Presentation of hypotheses
1) Color perception of blue-yellow (but not red-green) stimuli is impaired in ADHD as a result of deficient retinal dopamine; 2) Impairments in the blue-yellow color mechanism in ADHD contribute to poor performance on speeded color naming tasks that include a substantial proportion of blue-yellow stimuli; and 3) Methylphenidate increases central dopamine and is also believed to increase retinal dopamine, thereby normalizing blue-yellow color perception, which in turn improves performance on the speeded color naming tasks.


Testing the hypothesis
Requires three approaches, including:1) direct assessment of color perception in individuals with ADHD to determine whether blue-yellow color perception is selectively impaired; 2) determination of relationship between performance on neuropsychological tasks requiring speeded color processing and color perception; and 3) randomized, controlled pharmacological intervention with stimulant medication to examine the effects of enhancing central dopamine on color perception and task performance


Implications of hypothesis
If substantiated, the findings of color perception problems would necessitate a re-consideration of current neuropsychological models of attention-deficit/hyperactivity disorder, guide psycho-education, academic instruction, and require consideration of stimulus color in many of the widely used neuropsychological tests.

Multimedia Program for Training of Vision of Children with Visual Impairment

...Then the advantages of multimedia software in training the vision of partially sighted children are discussed. Three multimedia programs are described that can be used to train the vision of children with visual impairment....

Can the Bruckner test be used as a rapid screening test to detect significant refractive errors in children?

Purpose: To assess the suitability of Brückner test as a screening test to detect significant refractive errors in children. Materials and Methods: A pediatric ophthalmologist prospectively observed the size and location of pupillary crescent on Brückner test as hyperopic, myopic or astigmatic. This was compared with the cycloplegic refraction. Detailed ophthalmic examination was done for all. Sensitivity, specificity, positive predictive value and negative predictive value of Brückner test were determined for the defined cutoff levels of ametropia. Results: Ninety-six subjects were examined. Mean age was 8.6 years (range 1 to 16 years). Brückner test could be completed for all; the time taken to complete this test was 10 seconds per subject. The ophthalmologist identified 131 eyes as ametropic, 61 as emmetropic. The Brückner test had sensitivity 91%, specificity 72.8%, positive predictive value 85.5% and negative predictive value 83.6%. Of 10 false negatives four had compound hypermetropic astigmatism and three had myopia. Conclusions: Brückner test can be used to rapidly screen the children for significant refractive errors. The potential benefits from such use may be maximized if programs use the test with lower crescent measurement cutoffs, a crescent measurement ruler and a distance fixation target.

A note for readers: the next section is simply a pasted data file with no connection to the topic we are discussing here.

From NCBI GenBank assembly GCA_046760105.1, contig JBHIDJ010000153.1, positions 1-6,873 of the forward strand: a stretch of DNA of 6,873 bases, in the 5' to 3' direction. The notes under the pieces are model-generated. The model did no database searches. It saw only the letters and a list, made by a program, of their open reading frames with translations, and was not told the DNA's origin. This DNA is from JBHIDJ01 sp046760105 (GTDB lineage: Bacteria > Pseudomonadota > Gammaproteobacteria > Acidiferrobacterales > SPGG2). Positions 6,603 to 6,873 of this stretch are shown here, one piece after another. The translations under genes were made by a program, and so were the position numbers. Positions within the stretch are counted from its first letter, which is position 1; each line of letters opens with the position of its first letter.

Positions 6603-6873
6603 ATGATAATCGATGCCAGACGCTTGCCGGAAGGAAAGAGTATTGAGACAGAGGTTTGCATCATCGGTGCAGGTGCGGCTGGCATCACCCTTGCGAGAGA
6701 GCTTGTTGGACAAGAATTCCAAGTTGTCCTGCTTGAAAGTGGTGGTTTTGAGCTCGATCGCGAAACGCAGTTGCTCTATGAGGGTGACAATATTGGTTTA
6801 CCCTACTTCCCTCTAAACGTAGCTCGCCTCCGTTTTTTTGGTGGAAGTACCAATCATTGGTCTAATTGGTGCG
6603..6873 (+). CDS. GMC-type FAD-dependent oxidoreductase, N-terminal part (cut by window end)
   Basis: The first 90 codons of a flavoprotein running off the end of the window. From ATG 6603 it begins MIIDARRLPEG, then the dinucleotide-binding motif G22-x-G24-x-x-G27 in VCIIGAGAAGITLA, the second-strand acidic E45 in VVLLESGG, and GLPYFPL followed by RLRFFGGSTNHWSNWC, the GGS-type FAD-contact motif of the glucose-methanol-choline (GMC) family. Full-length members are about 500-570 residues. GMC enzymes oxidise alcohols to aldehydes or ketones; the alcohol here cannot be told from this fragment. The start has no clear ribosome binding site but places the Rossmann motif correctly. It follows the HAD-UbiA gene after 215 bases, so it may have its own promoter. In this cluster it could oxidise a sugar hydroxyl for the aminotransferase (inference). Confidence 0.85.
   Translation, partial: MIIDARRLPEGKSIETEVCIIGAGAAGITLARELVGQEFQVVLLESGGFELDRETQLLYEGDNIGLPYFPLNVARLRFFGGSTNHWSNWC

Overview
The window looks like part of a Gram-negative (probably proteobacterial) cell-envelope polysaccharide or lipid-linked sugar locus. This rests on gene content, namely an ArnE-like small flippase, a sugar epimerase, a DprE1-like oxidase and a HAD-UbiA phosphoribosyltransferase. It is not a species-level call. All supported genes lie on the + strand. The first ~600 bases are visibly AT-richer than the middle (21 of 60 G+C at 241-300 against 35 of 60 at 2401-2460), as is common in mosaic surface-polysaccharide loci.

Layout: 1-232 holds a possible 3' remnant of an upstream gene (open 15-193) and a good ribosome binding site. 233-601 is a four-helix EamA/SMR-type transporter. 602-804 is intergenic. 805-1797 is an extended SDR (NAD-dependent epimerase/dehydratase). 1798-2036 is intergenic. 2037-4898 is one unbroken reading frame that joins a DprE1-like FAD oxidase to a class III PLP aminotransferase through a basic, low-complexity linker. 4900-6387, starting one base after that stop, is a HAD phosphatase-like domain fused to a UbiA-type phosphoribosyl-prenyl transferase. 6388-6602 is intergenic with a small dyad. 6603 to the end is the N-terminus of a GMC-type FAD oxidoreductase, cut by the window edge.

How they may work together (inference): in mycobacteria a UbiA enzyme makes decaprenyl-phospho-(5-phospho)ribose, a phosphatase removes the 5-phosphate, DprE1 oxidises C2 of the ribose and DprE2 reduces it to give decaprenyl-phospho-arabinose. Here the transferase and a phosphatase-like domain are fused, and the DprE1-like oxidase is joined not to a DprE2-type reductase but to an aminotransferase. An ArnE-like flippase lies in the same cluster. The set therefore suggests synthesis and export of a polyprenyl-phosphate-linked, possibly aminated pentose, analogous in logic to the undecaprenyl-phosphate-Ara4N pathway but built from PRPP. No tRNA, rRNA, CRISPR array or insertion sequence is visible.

Genetic aspects of strabismus

Purpose: To evaluate the genetic aspects of strabismus. Methods: Ophthalmic and orthoptic evaluations were performed prospectively on 110 strabismic probands and 478 relatives. We used 3 different criteria in the diagnosis of strabismus: primary diagnosis (dx1) defined as any manifest horizontal or vertical deviation, a secondary diagnosis (dx2) including esophoria (>7 prism diopters) or exophoria (>9 prism diopters), and a tertiary diagnosis (dx3) including abnormal fusional amplitudes, accommodative convergence/accommodation (AC/A) ratio, and/or stereopsis; monofixation syndrome; 4 prism diopters base out; and/or abnormal Maddox test responses. Analyses were carried out within mating types. Results: Hypotheses of autosomal dominant or recessive inheritance with no sporadics were rejected. Based on the dx1, 25% of the families had more than one individual affected and there was vertical transmission in 13%; adding dx2 there were 36% of the families with more than one affected and 21% had vertical transmission; and adding dx3, there were 73% with more than one affected and 51% with vertical transmission. Conclusions: There is evidence for a pattern consistent with an autosomal dominant form of strabismus in most families.

Clinical characteristics of spontaneous late-onset comitant acute nonaccommodative esotropia in children

...Purpose: To describe the clinical characteristics of spontaneous, late-onset comitant acute, nonaccommodative esotropia (ANAET) in children. Materials and Methods: Clinical characteristics of a cohort of patients under 16 years of age with ANAET were studied retrospectively. Results: Of 15 patients eight were females. Mean age was 7.15 years (range 2.5-13, SD 3.34). Mean age of the onset of deviation was 3.2 years (range 1.5-9, SD 2.26). Mean duration of strabismus was 36 months (range 3-132, SD 43). History of a precipitating event was present in five patients (33.3%). Mean cycloplegic refraction was 1.84 diopter sphere (range -5.75 to +7.25, SD 3.55). Mean esodeviation for near and distance fixation was 40 prism diopter (range 15-90, SD 23.9). None had near/distance disparity of more than 5 prism diopter. Amblyopia was present in 13 cases (87%). Strabismus surgery was performed for eight patients. Five patients had orthophoria and three were aligned within 8 prisms esodeviation. Conclusion: ANAET is more common than previously reported, has a variable time of onset and high incidence of amblyopia. Timely management would avert emergence of amblyopia and vertical incomitance thereby promising better binocular outcome....